Bend crime statistics are now available through an online database announced by the city’s police department this week.
The Bend police data hub is intended to promote accountability and transparency, according to Police Chief Mike Krantz. It will also be used to justify funding requests and to make decisions about how to use law enforcement resources, such as where to focus traffic enforcement.
Krantz said he hopes the portal dispels false assumptions that crime is on the rise.
“The data doesn’t really show that,” he said. “We have a really safe community.”
Overall, the number of calls to Bend police has increased slightly over recent years, while remaining consistently lower than before the pandemic began. Criminal offenses verified by police have also dropped since 2019. Much of that downturn relates to Oregon’s decriminalization of drug possession in 2021 and a decline in some property-related crimes. Crimes against people — a category including violence — spiked after the COVID-19 lockdowns, but then dropped to pre-pandemic levels last year.
City officials said the database is updated daily. It details where police have used drones to respond to emergencies or investigate crimes. It also tracks types of 911 calls, case reports, bias crimes and when police respond to mental health crises.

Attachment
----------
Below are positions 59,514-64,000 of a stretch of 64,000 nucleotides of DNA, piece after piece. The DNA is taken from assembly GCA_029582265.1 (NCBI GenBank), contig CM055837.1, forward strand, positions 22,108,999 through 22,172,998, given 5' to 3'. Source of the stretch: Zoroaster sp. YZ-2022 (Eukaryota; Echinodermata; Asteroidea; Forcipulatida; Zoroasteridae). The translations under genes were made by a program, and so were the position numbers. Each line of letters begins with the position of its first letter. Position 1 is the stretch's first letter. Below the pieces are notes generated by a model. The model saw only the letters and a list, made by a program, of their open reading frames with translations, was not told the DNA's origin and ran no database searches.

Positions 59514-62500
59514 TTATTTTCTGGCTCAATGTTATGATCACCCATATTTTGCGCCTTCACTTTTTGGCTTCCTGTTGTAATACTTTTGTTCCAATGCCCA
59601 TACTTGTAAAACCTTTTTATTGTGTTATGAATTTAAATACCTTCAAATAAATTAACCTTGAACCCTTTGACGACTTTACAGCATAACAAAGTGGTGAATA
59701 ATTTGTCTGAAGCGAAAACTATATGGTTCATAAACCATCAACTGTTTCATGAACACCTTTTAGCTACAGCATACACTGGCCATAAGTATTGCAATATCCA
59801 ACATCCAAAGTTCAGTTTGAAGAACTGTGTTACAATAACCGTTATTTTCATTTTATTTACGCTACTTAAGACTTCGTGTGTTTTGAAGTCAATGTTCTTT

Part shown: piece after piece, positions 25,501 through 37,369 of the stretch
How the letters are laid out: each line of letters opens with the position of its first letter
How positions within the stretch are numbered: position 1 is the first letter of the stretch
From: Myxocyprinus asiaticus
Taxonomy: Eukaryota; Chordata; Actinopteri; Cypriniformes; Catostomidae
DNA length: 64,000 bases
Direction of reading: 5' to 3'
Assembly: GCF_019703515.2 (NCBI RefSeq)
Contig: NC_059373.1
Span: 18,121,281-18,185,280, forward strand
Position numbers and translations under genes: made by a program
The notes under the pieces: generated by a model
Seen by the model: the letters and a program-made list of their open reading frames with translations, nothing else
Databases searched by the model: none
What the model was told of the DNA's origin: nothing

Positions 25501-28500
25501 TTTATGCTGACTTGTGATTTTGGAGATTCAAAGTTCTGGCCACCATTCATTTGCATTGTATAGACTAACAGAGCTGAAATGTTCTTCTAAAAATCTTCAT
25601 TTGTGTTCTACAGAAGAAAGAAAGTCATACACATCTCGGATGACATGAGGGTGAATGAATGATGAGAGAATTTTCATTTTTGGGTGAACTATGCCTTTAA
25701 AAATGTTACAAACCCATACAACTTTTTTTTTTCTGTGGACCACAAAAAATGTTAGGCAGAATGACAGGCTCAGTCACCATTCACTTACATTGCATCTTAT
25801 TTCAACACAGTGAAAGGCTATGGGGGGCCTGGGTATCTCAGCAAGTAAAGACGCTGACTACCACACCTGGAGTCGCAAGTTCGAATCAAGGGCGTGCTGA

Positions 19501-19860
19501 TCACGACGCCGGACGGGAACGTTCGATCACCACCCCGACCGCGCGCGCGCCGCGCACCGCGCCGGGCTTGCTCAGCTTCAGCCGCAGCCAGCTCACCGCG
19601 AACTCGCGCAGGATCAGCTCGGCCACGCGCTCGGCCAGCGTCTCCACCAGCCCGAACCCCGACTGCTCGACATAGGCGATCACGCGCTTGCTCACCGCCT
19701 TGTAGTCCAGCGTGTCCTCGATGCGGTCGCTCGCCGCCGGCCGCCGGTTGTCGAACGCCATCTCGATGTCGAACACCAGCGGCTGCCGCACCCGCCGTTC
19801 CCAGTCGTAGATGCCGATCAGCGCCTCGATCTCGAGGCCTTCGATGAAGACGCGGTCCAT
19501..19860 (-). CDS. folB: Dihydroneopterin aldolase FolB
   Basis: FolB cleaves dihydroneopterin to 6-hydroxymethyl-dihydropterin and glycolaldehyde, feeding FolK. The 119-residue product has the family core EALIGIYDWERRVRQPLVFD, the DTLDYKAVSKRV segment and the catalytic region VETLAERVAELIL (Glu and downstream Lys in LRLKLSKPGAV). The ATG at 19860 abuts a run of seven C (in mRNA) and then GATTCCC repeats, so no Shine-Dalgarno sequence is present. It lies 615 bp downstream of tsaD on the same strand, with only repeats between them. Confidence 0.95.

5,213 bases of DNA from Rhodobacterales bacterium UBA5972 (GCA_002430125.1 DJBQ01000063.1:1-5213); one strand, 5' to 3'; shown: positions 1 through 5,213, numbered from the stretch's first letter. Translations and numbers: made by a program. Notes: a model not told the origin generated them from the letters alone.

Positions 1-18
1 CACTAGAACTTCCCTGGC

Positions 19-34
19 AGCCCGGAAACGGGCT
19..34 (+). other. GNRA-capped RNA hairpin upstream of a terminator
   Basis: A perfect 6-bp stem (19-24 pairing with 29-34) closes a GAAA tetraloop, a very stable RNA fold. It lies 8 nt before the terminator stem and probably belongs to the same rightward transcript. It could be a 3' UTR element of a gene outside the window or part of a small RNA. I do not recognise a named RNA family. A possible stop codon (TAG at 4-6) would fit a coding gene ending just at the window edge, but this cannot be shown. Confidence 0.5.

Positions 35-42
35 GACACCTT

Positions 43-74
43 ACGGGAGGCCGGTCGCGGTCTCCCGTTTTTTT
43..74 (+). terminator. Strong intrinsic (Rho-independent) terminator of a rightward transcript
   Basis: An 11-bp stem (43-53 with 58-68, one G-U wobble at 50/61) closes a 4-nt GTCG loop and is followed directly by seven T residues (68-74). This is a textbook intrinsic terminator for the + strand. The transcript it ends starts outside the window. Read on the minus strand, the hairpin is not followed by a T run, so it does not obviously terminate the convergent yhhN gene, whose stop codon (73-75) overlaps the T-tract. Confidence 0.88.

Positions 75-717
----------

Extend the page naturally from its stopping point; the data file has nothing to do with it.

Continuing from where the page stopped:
This year, police are showing up to fewer mental health calls, Krantz said, largely because of Deschutes County social workers answering instead of officers.
“A lot of our focus the last couple years has been to really put police resources where they belong and have other folks respond to other circumstances where police officers may not be needed and it may not be our responsibility,” Krantz said.
Calls to police dropped off dramatically when COVID-19 restrictions began, and have remained well below 2019 levels. Some exceptions include callers reporting shoplifting, which rose by more than 25% in 2022 compared to 2021. Calls reporting an “allegedly mentally ill person” or an “unwanted subject” have also increased.
Krantz said he anticipates a slow return to pre-pandemic demands for service.
“We certainly hope that we don’t see a climb back to the numbers we saw previous to COVID. That was to the point of nearly unsustainable for our folks.”
The Portland Police Bureau, where Krantz was formerly a supervisor, also offers a public data hub.